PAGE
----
Well the dust has settled and the General Election seems a distant memory, we can get back to a more normal property market, or that is what the London based ‘Fleet Street’ journalists would lead you to believe.  You see I have been talking to many fellow property professionals in Sheffield (solicitors, conveyancers and one the best sources of info – the chap who puts all the estate agent and letting boards up in Sheffield, and all of them, every last one of them told me they didn’t see any change over April in business, compared to any other month on the lead up to the Election itself.
I am now of the opinion that maybe in the upmarket areas of Mayfair and Chelsea, the market went into spasm with the prospect of a Labour/SNP pact with their Mansion Tax for properties over £2,000,000, but in little old Sheffield, there has only been two properties sold above £2,000,000 mark in the last 5 years.   
In a nutshell, the General Election in Sheffield didn’t really have any impact on people’s confidence to buy property.  As I write this article, of 673 properties that have come on to the market in Sheffield  since the 2nd of April, 65 of them have a buyer and are sold subject to contract, that’s nearly one in ten (9.66% to be precise).
I think that things are starting to change in the way people in Sheffield (in fact the whole of the country as I talk to other agents around the UK) buy and sell property.  Back in the 1970’s, 80’s and 90’s, the norm was to buy a terraced house as soon as you left home and do it up.  Meanwhile, property prices had gone up, so you traded up to a 2 bed semi, then a 3 bed semi and repeated the process, until you found yourself in a large 4 bed detached house with a large mortgage.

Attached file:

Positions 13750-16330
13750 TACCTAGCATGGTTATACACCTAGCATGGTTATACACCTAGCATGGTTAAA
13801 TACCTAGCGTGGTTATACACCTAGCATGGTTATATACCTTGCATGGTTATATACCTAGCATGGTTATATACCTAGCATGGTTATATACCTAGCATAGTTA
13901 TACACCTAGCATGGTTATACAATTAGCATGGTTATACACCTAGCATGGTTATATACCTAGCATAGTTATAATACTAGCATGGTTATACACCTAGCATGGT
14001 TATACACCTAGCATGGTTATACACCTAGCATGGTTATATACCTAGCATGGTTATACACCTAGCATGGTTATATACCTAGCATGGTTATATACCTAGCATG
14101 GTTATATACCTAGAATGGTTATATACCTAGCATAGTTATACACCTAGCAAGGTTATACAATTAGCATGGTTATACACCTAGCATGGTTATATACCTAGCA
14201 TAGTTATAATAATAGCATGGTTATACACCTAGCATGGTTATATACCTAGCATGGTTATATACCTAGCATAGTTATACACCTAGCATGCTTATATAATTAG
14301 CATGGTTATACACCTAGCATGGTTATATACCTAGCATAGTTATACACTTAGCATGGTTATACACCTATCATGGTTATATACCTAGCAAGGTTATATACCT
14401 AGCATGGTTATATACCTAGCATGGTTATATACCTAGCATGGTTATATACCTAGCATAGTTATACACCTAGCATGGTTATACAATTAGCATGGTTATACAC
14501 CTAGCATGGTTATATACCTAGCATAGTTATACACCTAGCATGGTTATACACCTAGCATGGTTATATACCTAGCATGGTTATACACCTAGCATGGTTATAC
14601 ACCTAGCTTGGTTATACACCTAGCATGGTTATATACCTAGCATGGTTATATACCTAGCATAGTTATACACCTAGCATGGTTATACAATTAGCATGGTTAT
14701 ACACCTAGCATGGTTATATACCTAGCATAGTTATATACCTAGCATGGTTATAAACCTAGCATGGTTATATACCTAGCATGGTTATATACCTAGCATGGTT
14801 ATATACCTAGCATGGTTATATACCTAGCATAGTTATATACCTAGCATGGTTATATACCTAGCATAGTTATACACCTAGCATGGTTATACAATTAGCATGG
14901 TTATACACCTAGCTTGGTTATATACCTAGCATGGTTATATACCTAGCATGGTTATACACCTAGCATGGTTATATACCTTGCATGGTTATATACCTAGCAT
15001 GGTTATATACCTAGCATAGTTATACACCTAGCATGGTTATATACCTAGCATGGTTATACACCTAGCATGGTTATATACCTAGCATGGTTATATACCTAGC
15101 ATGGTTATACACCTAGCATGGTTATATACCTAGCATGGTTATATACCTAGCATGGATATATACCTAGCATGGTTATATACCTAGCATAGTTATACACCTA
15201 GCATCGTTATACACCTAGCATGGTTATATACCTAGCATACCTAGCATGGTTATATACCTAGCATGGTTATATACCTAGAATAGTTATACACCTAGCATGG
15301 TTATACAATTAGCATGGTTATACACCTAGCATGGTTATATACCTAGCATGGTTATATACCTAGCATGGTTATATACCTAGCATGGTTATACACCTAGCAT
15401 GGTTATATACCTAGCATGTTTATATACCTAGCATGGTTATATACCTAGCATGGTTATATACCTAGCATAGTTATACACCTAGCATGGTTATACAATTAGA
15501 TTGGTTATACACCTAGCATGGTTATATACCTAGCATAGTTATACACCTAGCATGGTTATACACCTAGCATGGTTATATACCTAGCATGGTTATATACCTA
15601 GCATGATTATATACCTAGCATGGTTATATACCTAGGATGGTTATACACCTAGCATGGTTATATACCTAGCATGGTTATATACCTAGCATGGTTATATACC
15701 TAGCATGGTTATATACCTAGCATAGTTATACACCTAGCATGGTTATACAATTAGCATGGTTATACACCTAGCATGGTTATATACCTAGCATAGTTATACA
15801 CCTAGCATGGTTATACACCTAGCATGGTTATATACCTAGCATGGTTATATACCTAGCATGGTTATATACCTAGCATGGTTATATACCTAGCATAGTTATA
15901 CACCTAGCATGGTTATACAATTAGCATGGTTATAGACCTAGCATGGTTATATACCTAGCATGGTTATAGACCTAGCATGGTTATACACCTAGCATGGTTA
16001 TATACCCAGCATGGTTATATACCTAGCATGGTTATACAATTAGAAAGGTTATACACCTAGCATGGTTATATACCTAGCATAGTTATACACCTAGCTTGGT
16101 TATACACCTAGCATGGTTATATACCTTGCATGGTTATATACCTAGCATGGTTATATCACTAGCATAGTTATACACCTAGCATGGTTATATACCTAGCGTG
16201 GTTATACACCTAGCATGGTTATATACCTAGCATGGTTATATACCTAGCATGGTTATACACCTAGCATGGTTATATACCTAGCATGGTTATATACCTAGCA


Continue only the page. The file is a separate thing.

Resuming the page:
Looking into this a little deeper like I have said in previous articles Sheffield people’s attitude to homeownership itself has changed over the last ten years.  The pressure for youngsters to buy when young has gone as renting, not buying, is considered the norm for 20 something’s. This isn’t just a Sheffield thing, but, a national thing, as I have noticed that people buy property by trading up (or down) because they need to, not because ‘it’s what people do’.  This does means there are a lot less properties on the market compared to the last decade.

A by-product of less people moving is less people selling their property. My research shows there are a lot fewer properties each month selling in Sheffield compared to the last decade.  For example, in February 2015, only 359 properties were sold in Sheffield. Compare this to February 2002, and 491 properties sold and the same month in 2003, 589 properties.  I repeated the exercise on different sets of years, (comparing the same month to allow for seasonal variations) and the results were identical if not greater.  So what does this all mean?  Demand for Sheffield property isn’t flying away, but with fewer properties for sale, it means property prices are proving reasonably stable too. Stable, consistent and steady growth of property values in Sheffield, year on year, without the massive peaks and troughs we saw in the late 1980’s and mid/late2000’s might just be the thing that the Sheffield property market needs in the long term.